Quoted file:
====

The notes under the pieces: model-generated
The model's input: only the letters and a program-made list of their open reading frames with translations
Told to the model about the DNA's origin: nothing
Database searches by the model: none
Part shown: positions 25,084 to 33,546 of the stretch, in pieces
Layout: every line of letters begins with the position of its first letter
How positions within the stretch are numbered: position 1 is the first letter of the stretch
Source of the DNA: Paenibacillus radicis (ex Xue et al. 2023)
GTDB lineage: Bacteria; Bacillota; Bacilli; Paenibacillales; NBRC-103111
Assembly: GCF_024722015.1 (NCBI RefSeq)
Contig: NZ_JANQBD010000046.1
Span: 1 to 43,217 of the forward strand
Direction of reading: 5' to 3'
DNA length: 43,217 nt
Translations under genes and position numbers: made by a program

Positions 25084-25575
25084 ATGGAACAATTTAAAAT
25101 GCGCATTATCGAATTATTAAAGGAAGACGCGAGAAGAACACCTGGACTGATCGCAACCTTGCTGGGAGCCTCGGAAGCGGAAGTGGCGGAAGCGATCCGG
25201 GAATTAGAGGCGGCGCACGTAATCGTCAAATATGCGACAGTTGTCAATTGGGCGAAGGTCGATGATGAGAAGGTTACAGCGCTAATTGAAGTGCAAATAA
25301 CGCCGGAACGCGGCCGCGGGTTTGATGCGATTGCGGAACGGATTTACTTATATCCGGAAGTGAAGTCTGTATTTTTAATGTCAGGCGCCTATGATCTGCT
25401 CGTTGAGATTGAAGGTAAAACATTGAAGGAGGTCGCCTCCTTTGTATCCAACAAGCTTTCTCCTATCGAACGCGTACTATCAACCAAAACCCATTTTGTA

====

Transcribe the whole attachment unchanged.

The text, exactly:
The notes under the pieces: model-generated
The model's input: only the letters and a program-made list of their open reading frames with translations
Told to the model about the DNA's origin: nothing
Database searches by the model: none
Part shown: positions 25,084 to 33,546 of the stretch, in pieces
Layout: every line of letters begins with the position of its first letter
How positions within the stretch are numbered: position 1 is the first letter of the stretch
Source of the DNA: Paenibacillus radicis (ex Xue et al. 2023)
GTDB lineage: Bacteria; Bacillota; Bacilli; Paenibacillales; NBRC-103111
Assembly: GCF_024722015.1 (NCBI RefSeq)
Contig: NZ_JANQBD010000046.1
Span: 1 to 43,217 of the forward strand
Direction of reading: 5' to 3'
DNA length: 43,217 nt
Translations under genes and position numbers: made by a program

Positions 25084-25575
25084 ATGGAACAATTTAAAAT
25101 GCGCATTATCGAATTATTAAAGGAAGACGCGAGAAGAACACCTGGACTGATCGCAACCTTGCTGGGAGCCTCGGAAGCGGAAGTGGCGGAAGCGATCCGG
25201 GAATTAGAGGCGGCGCACGTAATCGTCAAATATGCGACAGTTGTCAATTGGGCGAAGGTCGATGATGAGAAGGTTACAGCGCTAATTGAAGTGCAAATAA
25301 CGCCGGAACGCGGCCGCGGGTTTGATGCGATTGCGGAACGGATTTACTTATATCCGGAAGTGAAGTCTGTATTTTTAATGTCAGGCGCCTATGATCTGCT
25401 CGTTGAGATTGAAGGTAAAACATTGAAGGAGGTCGCCTCCTTTGTATCCAACAAGCTTTCTCCTATCGAACGCGTACTATCAACCAAAACCCATTTTGTA